With a September deadline from the White House on Iran's nuclear program only weeks away, it remains unclear whether the United States can impose sanctions against the Islamic state in the face of possible opposition from Iran's economic allies.
If proposed negotiations between the U.S. and Iran lead nowhere—and at this point the sides aren't talking—the Obama administration, and Secretary of State Hillary Clinton in particular, have promised Iran would be hit with new and crippling sanctions.
Supporters of tougher sanctions against Iran believe Asia and Europe hold an enormous amount of power over Iran because they invest so heavily in Iran's energy infrastructure. They point out that, despite its proclaimed aim of developing nuclear energy, Iran is in the process of developing nuclear weaponry.
"It is quite clear Iran is developing nuclear weapons, and that we are at a crucial junction," said Gabriela Shalev, Israel's ambassador to the United Nations. "Nobody should doubt it."
A new round of sanctions could target Iran's gasoline imports. Despite being the world's fourth largest oil producer, Iran imports 40 percent of its gasoline and sanctions against Iranian gasoline imports would cripple the country's economy.
Iran's government subsidizes the price of gasoline, capping it right now at about 40 cents a gallon.
A bulk of that refined gasoline comes from France, Switzerland, Holland, Great Britain and Russia's Lukoil.
On the export side, 80 percent of Iran's export revenue comes from oil. Fifty percent of Iran's national budget comes from selling oil to foreign customers in Europe and Asia.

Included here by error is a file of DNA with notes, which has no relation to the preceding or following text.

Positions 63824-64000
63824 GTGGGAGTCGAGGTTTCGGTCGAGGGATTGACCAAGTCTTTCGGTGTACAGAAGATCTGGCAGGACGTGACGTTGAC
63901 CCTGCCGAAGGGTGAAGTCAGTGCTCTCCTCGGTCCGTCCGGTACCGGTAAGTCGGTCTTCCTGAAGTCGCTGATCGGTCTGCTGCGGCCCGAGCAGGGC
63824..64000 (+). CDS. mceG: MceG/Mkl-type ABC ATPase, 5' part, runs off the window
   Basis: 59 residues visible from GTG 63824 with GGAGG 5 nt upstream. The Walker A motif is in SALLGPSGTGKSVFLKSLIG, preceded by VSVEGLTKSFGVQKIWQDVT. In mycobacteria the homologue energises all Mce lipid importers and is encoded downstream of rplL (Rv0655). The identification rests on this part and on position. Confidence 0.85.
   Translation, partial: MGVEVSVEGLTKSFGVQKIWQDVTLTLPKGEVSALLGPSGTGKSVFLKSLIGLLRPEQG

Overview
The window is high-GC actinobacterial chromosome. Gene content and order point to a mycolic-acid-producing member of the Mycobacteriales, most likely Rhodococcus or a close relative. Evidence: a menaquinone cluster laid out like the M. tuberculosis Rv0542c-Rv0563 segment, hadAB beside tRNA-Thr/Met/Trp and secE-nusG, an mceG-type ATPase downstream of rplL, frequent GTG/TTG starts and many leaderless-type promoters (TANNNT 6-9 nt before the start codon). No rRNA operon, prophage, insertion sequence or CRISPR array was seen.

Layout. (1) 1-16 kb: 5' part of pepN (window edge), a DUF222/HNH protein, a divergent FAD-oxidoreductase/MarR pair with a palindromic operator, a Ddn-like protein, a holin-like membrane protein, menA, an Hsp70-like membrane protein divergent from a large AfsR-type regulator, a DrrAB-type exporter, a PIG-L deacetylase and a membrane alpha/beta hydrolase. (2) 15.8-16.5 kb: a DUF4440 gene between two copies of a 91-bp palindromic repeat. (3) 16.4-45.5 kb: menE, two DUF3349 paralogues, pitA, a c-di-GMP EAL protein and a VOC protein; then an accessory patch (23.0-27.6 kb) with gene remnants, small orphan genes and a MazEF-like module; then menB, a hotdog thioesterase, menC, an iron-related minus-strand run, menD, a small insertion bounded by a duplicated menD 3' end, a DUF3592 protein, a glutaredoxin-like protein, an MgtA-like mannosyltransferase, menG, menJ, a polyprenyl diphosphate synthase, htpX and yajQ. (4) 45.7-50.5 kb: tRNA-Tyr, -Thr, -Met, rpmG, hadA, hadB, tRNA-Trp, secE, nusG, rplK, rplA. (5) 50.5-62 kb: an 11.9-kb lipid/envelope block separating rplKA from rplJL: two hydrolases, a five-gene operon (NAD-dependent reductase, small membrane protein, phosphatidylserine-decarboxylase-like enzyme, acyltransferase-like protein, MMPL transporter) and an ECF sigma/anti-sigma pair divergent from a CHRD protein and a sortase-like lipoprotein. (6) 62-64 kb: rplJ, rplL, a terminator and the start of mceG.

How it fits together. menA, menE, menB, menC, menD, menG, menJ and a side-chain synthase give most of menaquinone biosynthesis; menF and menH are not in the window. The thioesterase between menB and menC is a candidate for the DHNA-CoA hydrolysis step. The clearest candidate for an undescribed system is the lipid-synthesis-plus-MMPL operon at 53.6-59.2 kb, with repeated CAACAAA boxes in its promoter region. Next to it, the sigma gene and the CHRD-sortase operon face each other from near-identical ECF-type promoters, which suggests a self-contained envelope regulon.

Russia and China have come to rely on Iran for energy imports and exports, and both have been among the most vocal nations opposing an increase of sanctions against the Islamic Republic. Both hold veto power at the United Nations and they have exercised it in the past to protect Iran and their investments by weakening proposals to sanction Iran at the U.N. Russia and China have indicated they would use their veto power again in the future to block increased sanctions.
When asked bluntly if the Europeans, Russia and China would be willing to give up money for Israel's security, Shalev said, "It is not just Israel that is threatened by Iran, but all of the Middle East and a large part of Europe."
Another very high-ranking source at the Israeli mission to the U.N. said that in the end, he believes Russia will come around.
"They don't want a nuclear-armed Iran on their border either. Yes, Russia has expansive economic ties with Iran, but a nuclear armed Iran is definitely not in Russia's interest," he said.
However, China is a different problem for nations trying to increase sanctions on Iran. The Israeli source went on to say, "China has few security concerns with Iran but they need middle eastern energy and Iran is increasingly important to them economically. It is a real problem."